Magazine article Information Management

France Enacts Tough Retention Law

Magazine article Information Management

France Enacts Tough Retention Law

Article excerpt

[ILLUSTRATION OMITTED]

France has implemented a tough new data retention law--so tough that many Internet service providers (ISPs) and hosting providers are already vowing to challenge it in court.

The Law on Trust in the Digital Economy (LCEN), originally announced in June 2004, was recently published in France's Official Journal. It states that providers must retain the following data for one year after the creation, modification, or deletion of online content:

* The identifier of the connection to the origin of the communication

* The identifier assigned by the system information content, in the transaction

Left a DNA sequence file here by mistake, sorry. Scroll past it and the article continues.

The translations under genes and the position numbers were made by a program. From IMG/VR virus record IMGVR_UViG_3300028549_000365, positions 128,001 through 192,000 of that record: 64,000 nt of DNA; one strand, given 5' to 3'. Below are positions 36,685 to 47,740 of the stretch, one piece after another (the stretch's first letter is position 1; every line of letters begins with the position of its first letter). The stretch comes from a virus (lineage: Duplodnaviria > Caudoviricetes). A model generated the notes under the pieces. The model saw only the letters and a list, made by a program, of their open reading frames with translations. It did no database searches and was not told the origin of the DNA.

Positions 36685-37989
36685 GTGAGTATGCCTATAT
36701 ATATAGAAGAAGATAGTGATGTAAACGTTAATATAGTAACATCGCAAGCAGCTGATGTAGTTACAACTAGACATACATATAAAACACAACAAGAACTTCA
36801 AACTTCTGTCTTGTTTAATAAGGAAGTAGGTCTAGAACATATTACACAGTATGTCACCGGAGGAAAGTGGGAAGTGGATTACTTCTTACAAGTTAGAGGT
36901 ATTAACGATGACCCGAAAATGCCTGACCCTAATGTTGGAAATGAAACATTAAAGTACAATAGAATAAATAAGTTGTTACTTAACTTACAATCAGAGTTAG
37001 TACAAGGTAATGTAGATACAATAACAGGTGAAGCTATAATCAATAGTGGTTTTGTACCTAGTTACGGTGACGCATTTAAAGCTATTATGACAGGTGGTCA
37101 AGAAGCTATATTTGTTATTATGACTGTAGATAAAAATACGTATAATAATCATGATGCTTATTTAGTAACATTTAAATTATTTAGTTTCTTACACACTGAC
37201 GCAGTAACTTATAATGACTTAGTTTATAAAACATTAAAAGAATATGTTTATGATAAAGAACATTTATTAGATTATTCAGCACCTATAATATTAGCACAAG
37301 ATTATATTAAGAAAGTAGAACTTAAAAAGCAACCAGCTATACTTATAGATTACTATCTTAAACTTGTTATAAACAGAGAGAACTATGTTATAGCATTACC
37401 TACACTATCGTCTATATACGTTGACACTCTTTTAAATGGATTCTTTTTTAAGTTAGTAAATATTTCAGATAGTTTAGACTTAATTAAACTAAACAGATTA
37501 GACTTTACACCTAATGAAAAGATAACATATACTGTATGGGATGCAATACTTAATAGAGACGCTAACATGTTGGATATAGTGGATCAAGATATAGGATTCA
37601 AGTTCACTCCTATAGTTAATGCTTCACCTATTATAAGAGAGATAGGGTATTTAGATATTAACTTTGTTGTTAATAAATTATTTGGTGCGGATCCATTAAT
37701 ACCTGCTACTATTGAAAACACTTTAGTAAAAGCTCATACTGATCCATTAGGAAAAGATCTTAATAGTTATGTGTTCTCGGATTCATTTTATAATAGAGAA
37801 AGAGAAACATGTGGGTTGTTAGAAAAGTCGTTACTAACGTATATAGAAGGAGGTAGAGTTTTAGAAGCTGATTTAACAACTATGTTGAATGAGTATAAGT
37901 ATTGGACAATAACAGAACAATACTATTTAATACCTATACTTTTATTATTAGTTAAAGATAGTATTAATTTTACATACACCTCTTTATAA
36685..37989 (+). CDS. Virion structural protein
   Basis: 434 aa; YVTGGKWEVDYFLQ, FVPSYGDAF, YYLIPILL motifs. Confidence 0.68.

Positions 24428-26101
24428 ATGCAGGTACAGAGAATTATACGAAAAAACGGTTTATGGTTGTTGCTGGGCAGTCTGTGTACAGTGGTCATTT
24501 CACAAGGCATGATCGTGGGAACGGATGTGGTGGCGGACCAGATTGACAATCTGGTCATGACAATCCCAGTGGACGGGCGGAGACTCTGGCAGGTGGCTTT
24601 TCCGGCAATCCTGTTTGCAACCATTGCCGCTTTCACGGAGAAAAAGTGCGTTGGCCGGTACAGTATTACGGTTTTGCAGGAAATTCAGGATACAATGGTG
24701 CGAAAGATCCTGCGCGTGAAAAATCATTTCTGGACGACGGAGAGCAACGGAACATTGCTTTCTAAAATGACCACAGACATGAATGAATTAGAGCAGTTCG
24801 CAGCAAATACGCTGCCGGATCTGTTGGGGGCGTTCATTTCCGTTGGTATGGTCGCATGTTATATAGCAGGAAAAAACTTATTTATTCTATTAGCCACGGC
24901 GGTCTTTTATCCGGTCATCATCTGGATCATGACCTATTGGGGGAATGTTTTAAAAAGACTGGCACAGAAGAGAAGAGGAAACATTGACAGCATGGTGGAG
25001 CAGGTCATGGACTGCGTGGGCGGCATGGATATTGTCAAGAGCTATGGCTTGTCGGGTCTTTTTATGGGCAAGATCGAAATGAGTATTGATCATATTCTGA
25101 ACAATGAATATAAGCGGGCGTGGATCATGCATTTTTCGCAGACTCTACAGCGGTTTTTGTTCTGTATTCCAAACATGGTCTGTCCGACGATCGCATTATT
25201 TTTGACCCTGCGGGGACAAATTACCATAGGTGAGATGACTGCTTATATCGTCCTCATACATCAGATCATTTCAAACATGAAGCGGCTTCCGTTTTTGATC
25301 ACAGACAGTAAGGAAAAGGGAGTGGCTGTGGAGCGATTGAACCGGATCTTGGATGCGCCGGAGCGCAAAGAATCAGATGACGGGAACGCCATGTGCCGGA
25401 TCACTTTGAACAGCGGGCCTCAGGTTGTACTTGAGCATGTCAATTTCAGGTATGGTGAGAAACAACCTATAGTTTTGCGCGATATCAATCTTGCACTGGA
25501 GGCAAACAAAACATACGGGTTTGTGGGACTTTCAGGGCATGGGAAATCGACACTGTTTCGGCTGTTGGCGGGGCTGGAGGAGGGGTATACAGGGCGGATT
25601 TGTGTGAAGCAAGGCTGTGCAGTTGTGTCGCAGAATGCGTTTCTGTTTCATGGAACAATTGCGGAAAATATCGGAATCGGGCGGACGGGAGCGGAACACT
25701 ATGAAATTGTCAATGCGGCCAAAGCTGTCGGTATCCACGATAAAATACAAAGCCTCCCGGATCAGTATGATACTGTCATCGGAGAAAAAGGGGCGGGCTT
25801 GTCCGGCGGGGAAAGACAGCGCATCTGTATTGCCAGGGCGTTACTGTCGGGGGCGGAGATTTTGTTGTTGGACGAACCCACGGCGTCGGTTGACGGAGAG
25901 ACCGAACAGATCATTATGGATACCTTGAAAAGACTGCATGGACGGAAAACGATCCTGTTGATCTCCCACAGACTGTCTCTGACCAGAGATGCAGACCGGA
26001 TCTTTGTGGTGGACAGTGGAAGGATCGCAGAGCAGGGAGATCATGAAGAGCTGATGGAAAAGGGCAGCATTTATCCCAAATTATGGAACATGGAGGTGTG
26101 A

* The types of protocols used to connect to the service and the transfer of content

* The nature of the transaction (e.g., writing an e-mail and downloading an image)

* The date and time of the transaction

* The identifier used by the author of the operation when it supplied it

In addition, the decree says hosts will retain the following data for one year after an account is deleted:

* The identifier of the connection (when the account is created)

* The full name or business name and any pseudonyms used

* The mailing addresses associated

* The e-mail addresses or accounts involved

* Telephone numbers

* The passwords and information needed to verify or change the passwords

If the service requires a subscription fee, the law requires hosting providers and ISPs to retain the type of payment, the reference of payment, amount paid, and the date and time of the transaction. …

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